Wednesday, June 10, 2009

Obama's Cairo Speech

Let me start this off by saying that I've been pleased by the first six months or so of the Obama administration. Obama is to my right on most issues, but then, that's elected officials for you. People to my left tend to get locked up in psych wards rather than elevated to political office, so I've gotten used to that.

Though there are lots of things I think Obama could be handling better for the most part he seems to be doing a decent job with a rough situation.

In that context let me also say that the Cairo speech last week was a pretty decent attempt to lay out some basic common ground between US foreign policy thinking and the thinking of the rest of the world's people who tend to take a dim view (as I do) of most of the core tenets of US foreign policy.

That said, there was one part of the speech that gave me a case of the disappointed-headshakes, which was paradoxically the part of the speech that's being most characterized as an "antiwar" sentiment.

Near the beginning of the speech, Obama had this to say:

The situation in Afghanistan demonstrates America's goals and our need to work together. Over seven years ago, the United States pursued al-Qaida and the Taliban with broad international support. We did not go by choice. We went because of necessity. I'm aware that there's still some who would question or even justify the offense of 9/11. But let us be clear. Al-Qaida killed nearly 3,000 people on that day.

Which is pretty standard boilerplate for US foreign policy discussions over the last eight years. The statement's main drawback is that it has only a very vague relationship with reality.

The truth is, the war in Afghanistan was a war of choice. We didn't HAVE TO go invade Afghanistan. It is undeniably true that many people (including many people who are generally antiwar) felt at the time, just a few weeks after the attacks on New York and Washington, that we had no option other than to invade. But that simply wasn't the case. There are many paths we could have taken with regard to pursuing the goals set forth at the start of the Afghanistan invasion.

This is one case among many where the really transcendent awfulness of the Bush administration has screwed up the entire context of our discourse. The Iraq invasion wasn't just a "war of choice." It was a self-evidently absurd and boneheaded policy choice that was at the time completely unmoored from any rational, ethical or moral foundation.

Compared to the Iraq invasion, though, Afghanistan is generally thought of in the US as "Bush's good war." So it generally gets the sort of treatment that it got in Obama's Cairo speech.

I just want to make a couple quick points about this. At a very minimum, if we're going to talk about whether a decision was correct or not we should compare the consequences to the probably consequences of the main alternative course of action (in this case, pursuing the 9/11 terrorists through an international criminal investigation rather than through military action), and also to what might have happened if we had done nothing.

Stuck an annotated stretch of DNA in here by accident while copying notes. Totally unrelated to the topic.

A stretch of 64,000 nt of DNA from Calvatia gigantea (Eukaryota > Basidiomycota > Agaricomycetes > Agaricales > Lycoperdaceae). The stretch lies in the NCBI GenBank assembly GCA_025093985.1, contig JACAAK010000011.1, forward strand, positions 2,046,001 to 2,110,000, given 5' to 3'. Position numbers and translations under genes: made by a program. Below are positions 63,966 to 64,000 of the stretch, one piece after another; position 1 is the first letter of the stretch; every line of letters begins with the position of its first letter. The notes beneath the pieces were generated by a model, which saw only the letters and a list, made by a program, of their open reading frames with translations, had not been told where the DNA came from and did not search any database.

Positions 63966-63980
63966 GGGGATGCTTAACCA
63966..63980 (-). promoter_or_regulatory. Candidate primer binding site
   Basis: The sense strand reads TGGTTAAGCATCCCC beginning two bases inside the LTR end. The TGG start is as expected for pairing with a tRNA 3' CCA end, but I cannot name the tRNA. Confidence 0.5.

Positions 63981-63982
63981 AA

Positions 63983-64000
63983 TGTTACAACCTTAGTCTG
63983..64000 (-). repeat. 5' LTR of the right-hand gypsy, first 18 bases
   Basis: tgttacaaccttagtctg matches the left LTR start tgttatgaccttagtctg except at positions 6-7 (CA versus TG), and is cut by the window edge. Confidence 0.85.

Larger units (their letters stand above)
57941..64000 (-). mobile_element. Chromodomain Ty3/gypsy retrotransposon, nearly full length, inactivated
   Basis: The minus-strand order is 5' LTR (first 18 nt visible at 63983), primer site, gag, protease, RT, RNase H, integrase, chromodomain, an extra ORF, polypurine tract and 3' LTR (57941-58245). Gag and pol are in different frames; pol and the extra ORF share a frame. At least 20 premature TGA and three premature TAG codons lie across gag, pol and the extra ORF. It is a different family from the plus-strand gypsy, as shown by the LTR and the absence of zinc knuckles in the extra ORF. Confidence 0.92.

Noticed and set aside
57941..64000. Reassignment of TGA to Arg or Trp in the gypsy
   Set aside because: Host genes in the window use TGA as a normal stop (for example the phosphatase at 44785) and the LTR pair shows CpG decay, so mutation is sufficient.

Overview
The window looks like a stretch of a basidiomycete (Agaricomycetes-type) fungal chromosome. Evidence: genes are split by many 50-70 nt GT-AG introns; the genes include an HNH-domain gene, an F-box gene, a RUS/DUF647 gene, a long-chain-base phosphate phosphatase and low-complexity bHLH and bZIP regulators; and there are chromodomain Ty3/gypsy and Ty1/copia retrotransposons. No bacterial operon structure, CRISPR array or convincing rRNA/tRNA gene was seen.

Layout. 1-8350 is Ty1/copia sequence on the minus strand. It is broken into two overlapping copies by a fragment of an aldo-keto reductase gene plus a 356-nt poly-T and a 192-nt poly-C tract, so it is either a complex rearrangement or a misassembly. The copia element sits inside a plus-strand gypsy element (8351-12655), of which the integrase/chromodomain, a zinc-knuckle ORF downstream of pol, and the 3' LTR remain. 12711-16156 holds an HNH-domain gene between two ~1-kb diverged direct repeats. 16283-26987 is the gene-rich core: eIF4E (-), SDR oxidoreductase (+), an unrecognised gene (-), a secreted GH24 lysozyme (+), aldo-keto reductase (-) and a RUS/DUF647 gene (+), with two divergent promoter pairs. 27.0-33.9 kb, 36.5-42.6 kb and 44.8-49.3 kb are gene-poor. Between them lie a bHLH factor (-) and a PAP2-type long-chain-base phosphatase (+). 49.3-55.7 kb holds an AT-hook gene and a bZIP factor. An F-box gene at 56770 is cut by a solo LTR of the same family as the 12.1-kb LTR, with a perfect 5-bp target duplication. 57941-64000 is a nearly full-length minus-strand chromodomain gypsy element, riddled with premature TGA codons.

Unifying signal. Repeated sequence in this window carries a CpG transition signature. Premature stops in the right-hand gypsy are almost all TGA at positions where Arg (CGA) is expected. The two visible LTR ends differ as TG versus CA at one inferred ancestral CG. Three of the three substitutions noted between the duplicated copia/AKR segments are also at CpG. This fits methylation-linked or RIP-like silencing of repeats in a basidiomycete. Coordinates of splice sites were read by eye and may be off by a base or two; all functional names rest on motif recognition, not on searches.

The three primary goals set out in the early weeks of the war were the goals of apprehending Osama bin Laden, disrupting and restricting the activities of Islamist guerillas operating in Afghanistan, and ousting the Taliban in favor of a democratic, representative government.

On the first goal, obviously we failed utterly as bin Laden is as far as anyone knows still at large. It can't really be known whether he could have been apprehended by an international criminal justice effort but it's certainly the case that he wouldn't be less in custody than he is now. In fact, it's fairly clear we could have gotten the same result if we had done nothing.

On the second goal, people generally assume that the Afghanistan invasion has done a lot to restrict the movement of guerillas in Afghanistan, but the one specific investigation of that question that I know of (Hy Rothstein's "Afghanistan and the Troubled Future of Unconventional Warfare") concludes that the picture is at best mixed. The US effort in Afghanistan has been remarkably, and foolishly, focused on blowing things up rather than building the kinds of human networks that make it difficult for terrorist groups to operate, and thus it's not very clear how much we've really improved things with the invasion. Once again we can say that the international criminal investigation probably would have achieved at least the same result, if not a better one, and that doing nothing at all would not have been demonstrably worse than invading.

As for ousting the Taliban, we did that, but we never managed to replace them with anything particular, and thus in the judgment of most of the experts I've read if we were to withdraw from Afghanistan today the Taliban or some Taliban-like group would regain control of the country fairly quickly. This is the one area where you can say pretty definitively that the invasion came closer to achieving the goal than could have been achieved by doing nothing or by conducting a criminal investigation. It's not nothing, but given the costs of the invasion, high on the US side and immense on the Afghanistan side, it's pretty thin gruel.

Now, it's not logically impossible for something to have been completely necessary and yet failed to achieve any substantive positive results. There's an argument to be made that the Afghanistan war was necessary and correct despite having failed. It's just that I'd like to see someone actually MAKE that argument, instead of it constantly being assumed to be self-evidently true that a failed war was a good idea.

1 comment:

Uncle Kevin said...

A review of history will find that we almost never discuss going to war, it is basically presented as a given. It doesn't take long to think about why, anyone who would rationally think about fighting a "war of choice" would never choose to do such a thing.